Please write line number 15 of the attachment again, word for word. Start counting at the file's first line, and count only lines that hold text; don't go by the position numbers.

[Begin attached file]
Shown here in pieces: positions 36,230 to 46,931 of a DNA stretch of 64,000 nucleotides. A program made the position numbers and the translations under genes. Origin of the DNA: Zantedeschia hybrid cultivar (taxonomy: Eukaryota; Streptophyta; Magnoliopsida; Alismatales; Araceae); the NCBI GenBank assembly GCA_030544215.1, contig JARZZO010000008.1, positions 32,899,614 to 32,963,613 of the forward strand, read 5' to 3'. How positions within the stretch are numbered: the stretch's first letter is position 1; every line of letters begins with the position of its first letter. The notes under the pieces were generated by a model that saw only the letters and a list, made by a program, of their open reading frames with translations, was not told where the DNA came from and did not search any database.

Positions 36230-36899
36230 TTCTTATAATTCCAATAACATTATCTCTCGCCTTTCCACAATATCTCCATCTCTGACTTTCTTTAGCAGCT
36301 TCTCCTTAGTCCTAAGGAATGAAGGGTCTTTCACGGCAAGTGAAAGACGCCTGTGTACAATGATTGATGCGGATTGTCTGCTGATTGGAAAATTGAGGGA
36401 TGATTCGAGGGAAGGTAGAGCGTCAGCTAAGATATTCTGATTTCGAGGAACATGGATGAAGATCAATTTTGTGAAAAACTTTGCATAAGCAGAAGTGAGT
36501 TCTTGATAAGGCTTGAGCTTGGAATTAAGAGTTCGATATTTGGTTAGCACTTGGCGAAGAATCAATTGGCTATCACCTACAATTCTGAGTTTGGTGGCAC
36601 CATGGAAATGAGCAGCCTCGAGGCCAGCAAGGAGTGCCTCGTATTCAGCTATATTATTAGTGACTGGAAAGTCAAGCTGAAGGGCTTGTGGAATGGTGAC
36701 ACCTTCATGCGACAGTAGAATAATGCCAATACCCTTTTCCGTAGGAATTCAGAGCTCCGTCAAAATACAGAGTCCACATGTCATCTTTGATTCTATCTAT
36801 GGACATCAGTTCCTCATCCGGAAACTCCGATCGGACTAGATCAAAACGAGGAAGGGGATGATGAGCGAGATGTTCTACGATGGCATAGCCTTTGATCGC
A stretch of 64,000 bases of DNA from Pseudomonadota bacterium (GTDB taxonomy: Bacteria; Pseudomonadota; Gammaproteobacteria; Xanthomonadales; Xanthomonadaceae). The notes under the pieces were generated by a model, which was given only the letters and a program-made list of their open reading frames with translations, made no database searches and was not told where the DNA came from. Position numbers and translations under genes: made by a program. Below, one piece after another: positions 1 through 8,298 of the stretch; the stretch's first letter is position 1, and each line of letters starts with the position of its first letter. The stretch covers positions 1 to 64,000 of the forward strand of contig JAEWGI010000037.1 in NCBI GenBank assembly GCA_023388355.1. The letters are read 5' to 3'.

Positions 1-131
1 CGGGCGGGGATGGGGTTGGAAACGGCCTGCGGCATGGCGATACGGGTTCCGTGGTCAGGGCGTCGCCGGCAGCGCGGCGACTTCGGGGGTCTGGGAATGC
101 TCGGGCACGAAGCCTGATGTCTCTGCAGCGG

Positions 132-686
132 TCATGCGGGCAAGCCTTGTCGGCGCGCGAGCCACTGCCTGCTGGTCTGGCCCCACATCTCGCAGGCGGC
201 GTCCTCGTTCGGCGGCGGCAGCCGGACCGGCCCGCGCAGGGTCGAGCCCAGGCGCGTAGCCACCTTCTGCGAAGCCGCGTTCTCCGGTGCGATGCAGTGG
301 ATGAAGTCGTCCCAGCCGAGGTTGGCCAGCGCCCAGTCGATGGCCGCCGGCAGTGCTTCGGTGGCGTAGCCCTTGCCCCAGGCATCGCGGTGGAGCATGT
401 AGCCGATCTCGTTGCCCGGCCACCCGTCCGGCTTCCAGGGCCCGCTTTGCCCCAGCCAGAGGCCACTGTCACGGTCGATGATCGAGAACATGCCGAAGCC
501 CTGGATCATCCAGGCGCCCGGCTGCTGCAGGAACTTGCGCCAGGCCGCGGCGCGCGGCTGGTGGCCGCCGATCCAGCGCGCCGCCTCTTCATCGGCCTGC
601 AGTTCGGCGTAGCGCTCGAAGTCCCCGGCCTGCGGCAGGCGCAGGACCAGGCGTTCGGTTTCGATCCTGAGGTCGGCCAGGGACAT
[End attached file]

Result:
132 TCATGCGGGCAAGCCTTGTCGGCGCGCGAGCCACTGCCTGCTGGTCTGGCCCCACATCTCGCAGGCGGC